Big money in small towns

Megaprojects mean megamoney, and in small northern economies that can mean megatemptation. Take Baffinland's Mary River mining project in Nunavut, for example.

Megaprojects mean megamoney, and in small northern economies that can mean megatemptation.

Take Baffinland’s Mary River mining project in Nunavut, for example. It’s estimated to cost $4 billion to build, and you can imagine the kind of ripples a $4-billion pebble makes in the small pond that is Baffin Island’s economy.

Almost anything Baffinland does makes waves. Its community relations people give laptops to successful high school graduates in the region. Since 2007, Baffinland has handed out more than 250 laptops. It’s a nice gesture to recognize success in high school, but even if they were all MacBook Pros with 150-inch Retina displays, it is still just 0.01 per cent of the project budget.

Baffinland also likes to get to know local decision makers and “key influencers,” as they say in the lobbying business. And what better way than to treat them to a trip to the Olympics in London?

CBC Radio recently reported that Okalik Eegeesiak, president of the Qikiqtani Inuit Association, accepted an all-expenses-paid trip by Baffinland’s owners. The QIA is still in the process of negotiating a final impact and benefit agreement with Baffinland.

So, what do you think? A cozy junket or, as Eegeesiak told the press, an opportunity to lobby Baffinland’s owners for “even a better deal” for the QIA’s members? Since Eegeesiak didn’t wear an Internet helmet camera for folks back home to watch her activities in London, we’ll have to take her word for it.

I feel sorry for the poor Baffinland vice-president of community relations who authorized the visit. I hope he or she wasn’t punished after inadvertently unleashing Baffin Island’s lobbying wolves on his hapless senior executive team in the luxury boxes at the Olympics. The scheme might not only have ruined a nice night at the European Handball bronze medal game, or wherever they were, but also cost the company millions in extra impact- and benefit-agreement commitments.

Speaking of video cameras, do you remember the infamous VECO case in Alaska? After receiving allegations of shady dealings in the Alaska State House, the FBI installed cameras in Westmark Baranof Hotel in Juneau (suite 604 in case you’re visiting next spring break). According to the subsequent indictments reported in the authoritative Chugiak-Eagle River Star, the Speaker of the House asked for and received payoffs totalling US$8,993 and a job offer for helping some industry-friendly tax changes through the legislature in 2006.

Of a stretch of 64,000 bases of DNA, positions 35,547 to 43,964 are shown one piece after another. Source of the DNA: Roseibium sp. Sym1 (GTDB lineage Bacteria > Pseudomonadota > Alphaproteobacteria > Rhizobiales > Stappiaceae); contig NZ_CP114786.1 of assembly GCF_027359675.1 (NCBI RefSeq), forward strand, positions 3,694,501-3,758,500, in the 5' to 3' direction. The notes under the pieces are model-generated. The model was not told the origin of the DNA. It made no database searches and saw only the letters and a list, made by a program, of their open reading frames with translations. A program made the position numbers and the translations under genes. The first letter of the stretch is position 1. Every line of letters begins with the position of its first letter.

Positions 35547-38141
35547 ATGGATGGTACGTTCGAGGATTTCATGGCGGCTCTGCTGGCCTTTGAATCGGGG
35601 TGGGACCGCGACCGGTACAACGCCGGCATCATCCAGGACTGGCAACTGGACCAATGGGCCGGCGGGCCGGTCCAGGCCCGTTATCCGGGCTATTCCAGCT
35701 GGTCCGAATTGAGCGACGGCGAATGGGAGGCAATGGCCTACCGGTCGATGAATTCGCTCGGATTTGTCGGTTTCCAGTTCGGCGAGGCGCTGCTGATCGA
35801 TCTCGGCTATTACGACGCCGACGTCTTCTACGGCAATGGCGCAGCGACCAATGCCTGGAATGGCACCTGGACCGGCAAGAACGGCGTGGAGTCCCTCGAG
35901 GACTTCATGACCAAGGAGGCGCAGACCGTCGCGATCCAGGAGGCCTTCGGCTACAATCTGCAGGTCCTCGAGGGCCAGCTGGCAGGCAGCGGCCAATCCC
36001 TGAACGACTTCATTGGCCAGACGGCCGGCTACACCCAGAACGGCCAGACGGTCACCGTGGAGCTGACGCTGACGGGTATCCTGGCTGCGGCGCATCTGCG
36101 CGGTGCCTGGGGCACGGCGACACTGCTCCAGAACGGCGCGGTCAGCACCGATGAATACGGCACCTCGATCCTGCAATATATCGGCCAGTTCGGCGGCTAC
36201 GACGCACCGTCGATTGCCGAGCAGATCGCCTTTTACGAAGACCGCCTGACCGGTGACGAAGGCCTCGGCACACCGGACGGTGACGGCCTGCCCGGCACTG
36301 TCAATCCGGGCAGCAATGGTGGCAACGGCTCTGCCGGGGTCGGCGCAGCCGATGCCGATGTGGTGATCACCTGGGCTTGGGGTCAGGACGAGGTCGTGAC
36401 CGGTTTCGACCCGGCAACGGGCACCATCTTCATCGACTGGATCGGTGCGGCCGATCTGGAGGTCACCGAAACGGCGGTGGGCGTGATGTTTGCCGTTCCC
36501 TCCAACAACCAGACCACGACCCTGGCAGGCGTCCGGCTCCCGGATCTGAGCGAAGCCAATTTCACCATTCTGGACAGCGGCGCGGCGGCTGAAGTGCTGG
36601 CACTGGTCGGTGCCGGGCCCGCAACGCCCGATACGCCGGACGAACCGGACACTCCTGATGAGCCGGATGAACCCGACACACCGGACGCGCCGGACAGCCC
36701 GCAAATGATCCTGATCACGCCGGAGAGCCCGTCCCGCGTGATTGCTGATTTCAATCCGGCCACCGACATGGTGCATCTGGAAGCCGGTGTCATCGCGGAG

Raids took place at a half-dozen other politicians’ offices, followed by lots of salacious details. One Alaskan newspaper reported that VECO-led renovations to one politician’s house were so extensive that it doubled in size.

The Yukon itself is no stranger to corruption allegations. The New York Times even covered some of our scandals back in the day. Its edition of October 8, 1898 reported that “The Government has decided to remove Gold Commissioner Fawcett, in the Yukon district, and a successor will be appointed at once. Other prominent officers also will have to go. This is the result of the charges of official corruption in the Yukon country.”

The colonial editor of the Times of London, Flora Shaw, visited Dawson City and reported the following: “To put the position as plainly as it is daily and hourly related on the mining fields and in the streets of Dawson, there is a widely prevalent conviction not only that the laws are bad, but that the officers through which they are administered are corrupt. It is impossible to talk for five minutes … without some allusion occurring on the subject.” Allegations touched on every aspect of government, from claim registration to timber permits to mail delivery.

For the Yukon today, all of this is a reminder that our elected representatives and senior officials at all levels of government – federal, territorial, First Nation, municipal – have some big decisions to make as the Yukon’s various resource projects move through the regulatory process. Boozy dinners, shiny new pickups, cabin renovations and Olympic junkets are just rounding errors on billion-dollar projects.

“Sunlight is the best disinfectant,” as US Supreme Court Justice Louis Brandeis once said. Some of our governments should think about updating their lobbying regulations and conflict-of-interest rules, if they even have them. The Yukon government, for example, has conflict of interest legislation but no lobbyist registration or (despite years of talking about it) whistleblower legislation.

In the meantime, citizens will have to remain engaged and let leaders like Eegeesiak know what they think, both at the ballot box and between elections.

Keith Halliday is a Yukon economist and author of the Aurore of the Yukon series of historical children’s adventure novels.

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